What does this mean?

truecam123

Member
Messages
307
Recently took my amp head to church and ran it through the mesa boogie cab clone using a balanced line out direct to the board. The hum coming out of the mains is crazy loud though. I run a small pedal board. If I turn my guitar volume all the down the hum goes away. This is the same whether I'm using a les paul or Strat. So does this mean the cause of the hum is the guitar since it disappears when the guitar volume is turned off?

I've tried all the trouble shooting techniques with no real relief. The one thing that I do notice is that I can touch a pedal jack or some other part of of the chain with my hand, and a lot of the humming will go away. Almost like my hand is acting like a ground. But I can't figure out how to translate using my hand as a ground into fixing my humming problems.

I've flipped the grounding switch on the cab clone and used a grounding adapter etc with no luck. The amp was recently checked out so I believe all the components are good.

I should mention that it does the loud humming thing while plugged into my home PA as well so I don't think it's unique to just playing it at the church (ie, dirty power, lights etc)

If I run directly into the amp, guitar to amp with no pedals, same issue.

Any thoughts?
 
Last edited:

pdf64

Member
Messages
7,932
So does the same rig / setting work ok somewhere else?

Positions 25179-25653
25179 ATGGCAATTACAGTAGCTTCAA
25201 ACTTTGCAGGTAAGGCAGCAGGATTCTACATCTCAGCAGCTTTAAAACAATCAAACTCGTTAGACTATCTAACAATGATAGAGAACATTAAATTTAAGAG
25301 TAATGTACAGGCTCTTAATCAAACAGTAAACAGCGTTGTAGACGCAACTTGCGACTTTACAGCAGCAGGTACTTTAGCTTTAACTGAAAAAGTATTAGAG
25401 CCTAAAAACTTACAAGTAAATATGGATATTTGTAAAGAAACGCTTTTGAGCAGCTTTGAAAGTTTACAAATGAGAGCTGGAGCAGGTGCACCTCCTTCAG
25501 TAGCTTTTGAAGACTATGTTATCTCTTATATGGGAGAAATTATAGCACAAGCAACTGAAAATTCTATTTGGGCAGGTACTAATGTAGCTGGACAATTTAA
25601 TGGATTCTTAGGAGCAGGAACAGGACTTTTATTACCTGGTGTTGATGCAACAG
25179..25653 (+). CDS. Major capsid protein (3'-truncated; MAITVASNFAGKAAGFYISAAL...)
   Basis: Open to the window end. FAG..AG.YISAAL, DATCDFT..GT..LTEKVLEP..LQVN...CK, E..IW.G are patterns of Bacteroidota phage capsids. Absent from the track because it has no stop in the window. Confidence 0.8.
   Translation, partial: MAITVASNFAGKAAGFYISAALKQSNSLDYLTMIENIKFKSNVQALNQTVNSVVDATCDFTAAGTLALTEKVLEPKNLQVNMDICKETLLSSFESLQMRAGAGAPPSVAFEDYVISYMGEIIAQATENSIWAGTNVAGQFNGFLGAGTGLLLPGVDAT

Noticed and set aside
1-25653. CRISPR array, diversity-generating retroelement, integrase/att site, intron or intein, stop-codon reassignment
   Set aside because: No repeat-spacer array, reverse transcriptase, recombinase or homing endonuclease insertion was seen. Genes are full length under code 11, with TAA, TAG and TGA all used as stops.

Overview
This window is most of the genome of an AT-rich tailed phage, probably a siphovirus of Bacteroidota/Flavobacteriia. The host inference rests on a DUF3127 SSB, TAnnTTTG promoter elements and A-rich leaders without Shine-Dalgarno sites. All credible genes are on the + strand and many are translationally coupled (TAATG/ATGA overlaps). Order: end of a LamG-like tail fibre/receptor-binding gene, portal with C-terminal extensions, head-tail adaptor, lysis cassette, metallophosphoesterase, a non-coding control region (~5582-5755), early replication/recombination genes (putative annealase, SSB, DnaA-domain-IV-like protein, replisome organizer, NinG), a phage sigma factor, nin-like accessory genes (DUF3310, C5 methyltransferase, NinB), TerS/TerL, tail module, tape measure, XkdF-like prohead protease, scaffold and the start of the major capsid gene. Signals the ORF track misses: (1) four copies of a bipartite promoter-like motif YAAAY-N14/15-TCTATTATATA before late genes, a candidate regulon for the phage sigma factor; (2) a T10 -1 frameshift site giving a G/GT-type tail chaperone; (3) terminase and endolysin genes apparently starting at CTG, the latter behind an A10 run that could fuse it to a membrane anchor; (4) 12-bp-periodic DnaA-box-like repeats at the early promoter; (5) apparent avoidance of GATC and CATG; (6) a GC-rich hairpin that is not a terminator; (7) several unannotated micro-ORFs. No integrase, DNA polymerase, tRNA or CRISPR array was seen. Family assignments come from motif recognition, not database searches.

If so, maybe enquire about the church's electrical installation / suggest having it checked, as it may not be properly grounded.

I can touch a pedal jack or some other part of of the chain with my hand, and a lot of the humming will go away. Almost like my hand is acting like a ground
Keeping your hand touching the strings or bridge etc should have the same effect?
If so, to some degree that's normal.
 

truecam123

Member
Messages
307
So does the same rig / setting work ok somewhere else?
If so, maybe enquire about the church's electrical installation / suggest having it checked, as it may not be properly grounded.

The same rig does not work somewhere else. I have the same issues when I plug the rig into the PA at home. Loud Buzz. So I don't think it's the electrical outlets/system but rather something in my set up.

Keeping your hand touching the strings or bridge etc should have the same effect?
If so, to some degree that's normal.
And yes touching the strings does quiet it down.

There is some amp noise when I just plug the head into a cabinet, it's just much louder when I am plugging into the PA.
 

truecam123

Member
Messages
307
So does the same rig / setting work ok somewhere else?
If so, maybe enquire about the church's electrical installation / suggest having it checked, as it may not be properly grounded.

Keeping your hand touching the strings or bridge etc should have the same effect?